On the ground, depending on your ideas and business focus, less competition and more fear among the competition might be a very good thing. First, the advantages and risks involved in starting a small business are not lost on you because you have made the first crucial decision: to go through the processes of starting a successful one. You’re starting the important work right now. Second, the time is right for smart, risk-taking businesspeople to take control of the market. Despite the shaky economy, in some ways there has never been a better time to start a small business.
A Word about Small Office and Home Office Businesses
Small office and home office (SOHO) businesses—some call the operators of these businesses “homepreneurs”—are ever-increasing parts of the small business mix, and a part you should consider, at least at the start.
Home-based businesses now represent half of all the U.S.-based companies that fit the U.S. Small Business Administration’s definition of small business. That means that roughly fifteen million businesses have been formed and are being run by individuals in their homes. Many of these are referred to as microbusinesses, which are companies that have one or two employees overall.
Technology is a huge driver behind the growth of businesses like these. Besides a work space, basic computer and Internet connectivity, and a phone, not much else is needed for most nonmanufacturing businesses to start these days. Even the financial investment in computing has become considerably smaller than it was a decade ago. First, there’s what’s happening on the hardware side. The actual machinery of computing—the computers themselves, monitors, and printers—is moving from desktop to handheld devices. And on the software side, traditional store-bought software CDs are moving toward cloud-based computing (where you essentially log on to a site on the Internet to access the programs you need and don’t need to buy physical software at all). Finally, the work itself is moving into a more collaborative, virtual environment thanks to software that more than several people can use at the same time.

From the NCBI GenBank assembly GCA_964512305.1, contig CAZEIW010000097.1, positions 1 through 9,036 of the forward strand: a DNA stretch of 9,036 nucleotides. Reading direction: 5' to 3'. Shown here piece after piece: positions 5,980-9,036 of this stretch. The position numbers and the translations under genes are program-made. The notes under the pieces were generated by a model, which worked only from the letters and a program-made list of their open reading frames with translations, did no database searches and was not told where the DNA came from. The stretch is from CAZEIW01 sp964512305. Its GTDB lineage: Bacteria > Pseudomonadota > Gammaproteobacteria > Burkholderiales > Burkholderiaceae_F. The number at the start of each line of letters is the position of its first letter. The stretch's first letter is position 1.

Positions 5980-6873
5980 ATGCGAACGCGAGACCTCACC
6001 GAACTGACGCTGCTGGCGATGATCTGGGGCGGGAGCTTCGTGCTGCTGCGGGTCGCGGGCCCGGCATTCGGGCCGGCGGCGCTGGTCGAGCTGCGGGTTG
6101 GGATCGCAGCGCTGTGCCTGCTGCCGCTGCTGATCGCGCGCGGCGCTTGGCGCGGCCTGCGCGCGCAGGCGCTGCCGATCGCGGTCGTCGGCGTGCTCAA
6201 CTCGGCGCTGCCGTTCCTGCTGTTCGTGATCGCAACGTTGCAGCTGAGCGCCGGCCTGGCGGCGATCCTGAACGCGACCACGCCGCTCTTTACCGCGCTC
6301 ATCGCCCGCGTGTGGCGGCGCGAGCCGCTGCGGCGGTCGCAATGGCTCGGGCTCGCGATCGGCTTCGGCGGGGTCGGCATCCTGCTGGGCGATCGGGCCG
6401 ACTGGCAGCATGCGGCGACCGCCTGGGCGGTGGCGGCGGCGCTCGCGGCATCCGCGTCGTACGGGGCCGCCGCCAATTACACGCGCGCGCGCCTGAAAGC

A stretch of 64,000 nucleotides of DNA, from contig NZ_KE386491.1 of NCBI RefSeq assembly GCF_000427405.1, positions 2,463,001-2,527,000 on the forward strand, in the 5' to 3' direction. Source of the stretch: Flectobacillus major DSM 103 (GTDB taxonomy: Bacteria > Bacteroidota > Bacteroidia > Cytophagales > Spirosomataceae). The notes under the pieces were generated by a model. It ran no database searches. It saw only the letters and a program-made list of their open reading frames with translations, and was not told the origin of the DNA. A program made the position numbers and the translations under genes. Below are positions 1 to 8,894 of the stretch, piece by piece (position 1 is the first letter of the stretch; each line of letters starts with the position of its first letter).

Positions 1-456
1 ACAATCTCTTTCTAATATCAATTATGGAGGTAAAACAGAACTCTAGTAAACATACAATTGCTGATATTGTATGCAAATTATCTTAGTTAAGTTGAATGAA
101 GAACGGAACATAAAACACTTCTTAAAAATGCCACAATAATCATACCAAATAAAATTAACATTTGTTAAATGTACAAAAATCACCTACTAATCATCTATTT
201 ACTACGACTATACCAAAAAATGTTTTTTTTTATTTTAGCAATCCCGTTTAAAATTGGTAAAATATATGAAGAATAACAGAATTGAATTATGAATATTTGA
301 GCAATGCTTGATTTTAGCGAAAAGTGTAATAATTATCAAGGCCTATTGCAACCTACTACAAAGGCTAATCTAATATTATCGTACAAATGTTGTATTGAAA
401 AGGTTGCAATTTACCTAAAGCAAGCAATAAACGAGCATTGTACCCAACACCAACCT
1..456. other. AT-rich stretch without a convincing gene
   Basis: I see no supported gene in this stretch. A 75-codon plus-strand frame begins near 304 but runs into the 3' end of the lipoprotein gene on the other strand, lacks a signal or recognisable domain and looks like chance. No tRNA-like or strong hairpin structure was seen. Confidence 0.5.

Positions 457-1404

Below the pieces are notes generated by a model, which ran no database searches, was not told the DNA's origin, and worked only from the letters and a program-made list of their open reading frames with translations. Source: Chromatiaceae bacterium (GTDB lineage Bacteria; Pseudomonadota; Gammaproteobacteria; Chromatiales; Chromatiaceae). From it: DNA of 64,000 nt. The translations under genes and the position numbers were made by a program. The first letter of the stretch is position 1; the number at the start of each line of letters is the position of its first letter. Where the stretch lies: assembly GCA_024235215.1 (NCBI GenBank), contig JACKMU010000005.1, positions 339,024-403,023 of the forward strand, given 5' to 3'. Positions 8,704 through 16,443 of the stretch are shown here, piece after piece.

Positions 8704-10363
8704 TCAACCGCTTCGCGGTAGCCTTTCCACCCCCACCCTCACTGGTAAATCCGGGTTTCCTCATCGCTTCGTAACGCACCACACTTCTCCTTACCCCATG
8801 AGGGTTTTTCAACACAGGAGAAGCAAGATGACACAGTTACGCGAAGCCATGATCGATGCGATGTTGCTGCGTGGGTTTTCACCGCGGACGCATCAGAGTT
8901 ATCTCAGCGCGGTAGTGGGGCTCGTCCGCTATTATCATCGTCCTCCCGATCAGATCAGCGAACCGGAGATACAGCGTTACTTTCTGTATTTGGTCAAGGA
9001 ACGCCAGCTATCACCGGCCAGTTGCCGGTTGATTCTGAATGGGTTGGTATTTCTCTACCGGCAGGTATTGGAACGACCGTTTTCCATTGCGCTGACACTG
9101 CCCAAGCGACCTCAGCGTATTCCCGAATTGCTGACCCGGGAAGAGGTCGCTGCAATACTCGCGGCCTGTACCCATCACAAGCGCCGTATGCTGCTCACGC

In the future, you might be running your business solely from a smartphone or tablet computer. And who knows? The traditional office may be going the way of the dodo.
What This Book Offers
This book provides a walk-through of all the steps to get a business up and running, from visualization to financing to actual start-up. It also provides invaluable back-of-the-book resources that will help you jump-start your business from home or from a commercial space. We really think you’re going to like our new resource sections.
Since the last edition of this book was published, we’ve seen an incredible evolution in how state and local governments handle business information on the Internet. In chapter 14, which features our state-by-state guide to business registration guidelines and forms, we now give you shortcuts to the main locations of up-to-the minute resources for governmental business registration, tax and labor information on the web, as well as contact information for phone and traditional mail.